There's been a lot going on in auto retail, as you'll see in this week's Automotive News.
Bryan DeBoer's ambitious growth plans for Lithia Motors Inc. have the company, based in Medford, Ore., (pop. 86,000) finding its way to London (pop. 9 million) about 5,1000 miles away. That's a long road trip!
Last week's purchase of Jardine Motors Group, Jack Walsworth and Julie Walker report, adds more than 40 new-vehicle dealerships in the U.K. to Lithia's portfolio, including stores selling luxury brands Aston Martin, Porsche, Mercedes-Benz and BMW. And by entering the U.K., Lithia gains direct exposure to the agency model of retail, in which each brand’s dealers sell new vehicles at factory-set prices with a more fixed profit schedule.
It also gets Lithia more than $2 billion dollars closer to goal of $50 billion in annual revenue. In 2022, it booked $28.2 billion.
Lithia isn't the only one looking for big growth. Ford aims to dramatically grow its electric vehicle business. (OK, so does everyone else.) But Ford's approach to bringing its dealers along for the costly conversion to electrification has been more turbulent than most, as Michael Martinez loyally documents.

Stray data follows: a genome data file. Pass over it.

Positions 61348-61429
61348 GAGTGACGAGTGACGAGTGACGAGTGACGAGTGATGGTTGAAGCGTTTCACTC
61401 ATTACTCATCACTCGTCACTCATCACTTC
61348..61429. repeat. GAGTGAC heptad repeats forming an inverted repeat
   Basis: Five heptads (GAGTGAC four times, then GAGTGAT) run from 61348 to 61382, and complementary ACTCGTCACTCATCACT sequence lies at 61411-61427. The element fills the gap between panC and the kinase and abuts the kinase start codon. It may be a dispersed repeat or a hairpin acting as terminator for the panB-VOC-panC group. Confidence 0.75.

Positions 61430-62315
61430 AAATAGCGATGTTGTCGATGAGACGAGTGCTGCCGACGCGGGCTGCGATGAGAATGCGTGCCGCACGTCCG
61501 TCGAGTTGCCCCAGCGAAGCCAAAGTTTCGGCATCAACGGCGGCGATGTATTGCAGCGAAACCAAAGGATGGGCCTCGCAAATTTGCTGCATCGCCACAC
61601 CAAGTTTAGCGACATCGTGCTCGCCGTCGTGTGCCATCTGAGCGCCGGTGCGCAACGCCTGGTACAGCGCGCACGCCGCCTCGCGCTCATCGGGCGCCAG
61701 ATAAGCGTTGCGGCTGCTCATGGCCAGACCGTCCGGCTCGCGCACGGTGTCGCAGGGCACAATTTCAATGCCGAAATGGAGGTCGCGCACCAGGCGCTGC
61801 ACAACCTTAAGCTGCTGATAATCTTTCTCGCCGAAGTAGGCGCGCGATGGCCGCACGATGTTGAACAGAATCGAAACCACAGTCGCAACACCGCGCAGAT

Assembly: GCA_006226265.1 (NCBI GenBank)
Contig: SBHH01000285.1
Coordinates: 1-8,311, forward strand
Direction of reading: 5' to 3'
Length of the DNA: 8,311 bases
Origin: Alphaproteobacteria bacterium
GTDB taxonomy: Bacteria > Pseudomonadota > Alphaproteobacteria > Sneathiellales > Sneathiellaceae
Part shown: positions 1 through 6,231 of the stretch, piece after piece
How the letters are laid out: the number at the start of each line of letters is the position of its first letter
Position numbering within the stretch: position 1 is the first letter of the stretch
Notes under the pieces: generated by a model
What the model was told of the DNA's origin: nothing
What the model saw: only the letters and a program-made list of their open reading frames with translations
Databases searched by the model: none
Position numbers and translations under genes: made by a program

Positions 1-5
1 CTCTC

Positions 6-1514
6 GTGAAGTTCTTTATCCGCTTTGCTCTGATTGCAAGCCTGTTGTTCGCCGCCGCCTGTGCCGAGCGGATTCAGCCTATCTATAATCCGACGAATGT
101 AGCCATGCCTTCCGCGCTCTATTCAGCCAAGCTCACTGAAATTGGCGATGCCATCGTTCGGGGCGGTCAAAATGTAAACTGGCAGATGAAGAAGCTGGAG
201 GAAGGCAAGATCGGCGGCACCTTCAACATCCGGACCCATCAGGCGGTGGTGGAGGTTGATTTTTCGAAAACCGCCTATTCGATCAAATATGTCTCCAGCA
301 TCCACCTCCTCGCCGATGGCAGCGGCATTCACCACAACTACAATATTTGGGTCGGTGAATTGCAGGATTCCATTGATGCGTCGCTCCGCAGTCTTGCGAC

A group of 46 Ford dealers in North Carolina this month filed a petition challenging the program with the state's commissioner of the Division of Motor Vehicles, joining dozens of state dealer organizations that oppose the plan.
And about 1.5 percent of dealers decided to opt out of selling Ford EVs, despite the company's efforts, including easing restrictions on the less costly Certified tier.
There's no doubt that auto retail is undergoing profound changes. The Automotive News editorial board saw what Mercedes-Benz and its dealers are doing with retail experiments and said "Why not?"
We all know there's a full range of consumers out there from folks who do all their shopping and banking in person to those who want to transact completely online, even if it means paying more to do so without haggling. Like a lot of data in this chaotic COVID era, separating the temporary turbulence from the long-term trend can be challenging. But there can be little doubt that digital shopping is only going to continue and grow throughout the generational shift. If you believe that too, then shouldn't there be some rethinking of retail approaches to match it?
Are boutique shops at upscale mixed-use locations the key to Tesla's dominance of the EV market? No, but they play a role.
And any brand that wants to compete has to be able to at least try to match or one-up the luxury market's new king: Dogmatic demands on dealerships don't help anyone.
Everyone needs to be able to adapt. Find out what else is changing in the industry in this week's issue of Automotive News.